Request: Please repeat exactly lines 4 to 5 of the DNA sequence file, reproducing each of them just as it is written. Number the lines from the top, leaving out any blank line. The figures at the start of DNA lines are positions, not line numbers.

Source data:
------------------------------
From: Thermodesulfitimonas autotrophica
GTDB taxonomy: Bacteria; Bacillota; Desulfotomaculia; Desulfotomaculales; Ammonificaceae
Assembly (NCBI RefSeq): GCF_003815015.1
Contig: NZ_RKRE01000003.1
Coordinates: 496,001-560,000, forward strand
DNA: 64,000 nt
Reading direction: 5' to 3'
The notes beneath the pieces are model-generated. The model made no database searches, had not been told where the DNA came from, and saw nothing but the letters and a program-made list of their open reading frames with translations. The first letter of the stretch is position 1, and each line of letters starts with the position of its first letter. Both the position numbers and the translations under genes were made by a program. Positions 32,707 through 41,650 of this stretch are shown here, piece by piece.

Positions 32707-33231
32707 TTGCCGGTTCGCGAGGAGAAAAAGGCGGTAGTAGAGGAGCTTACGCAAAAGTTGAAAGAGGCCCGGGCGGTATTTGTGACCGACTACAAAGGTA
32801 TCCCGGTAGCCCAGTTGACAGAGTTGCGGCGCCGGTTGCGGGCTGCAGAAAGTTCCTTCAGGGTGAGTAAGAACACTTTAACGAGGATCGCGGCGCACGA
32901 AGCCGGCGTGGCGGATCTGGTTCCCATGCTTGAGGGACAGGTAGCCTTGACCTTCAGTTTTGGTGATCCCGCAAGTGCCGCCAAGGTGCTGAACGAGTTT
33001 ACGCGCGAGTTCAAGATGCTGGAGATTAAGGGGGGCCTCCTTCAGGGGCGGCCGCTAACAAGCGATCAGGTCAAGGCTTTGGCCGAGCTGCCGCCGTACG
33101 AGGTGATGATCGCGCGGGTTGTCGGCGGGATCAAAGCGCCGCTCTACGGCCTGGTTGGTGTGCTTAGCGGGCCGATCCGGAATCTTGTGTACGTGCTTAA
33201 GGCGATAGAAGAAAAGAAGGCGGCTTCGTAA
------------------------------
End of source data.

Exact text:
Contig: NZ_RKRE01000003.1
Coordinates: 496,001-560,000, forward strand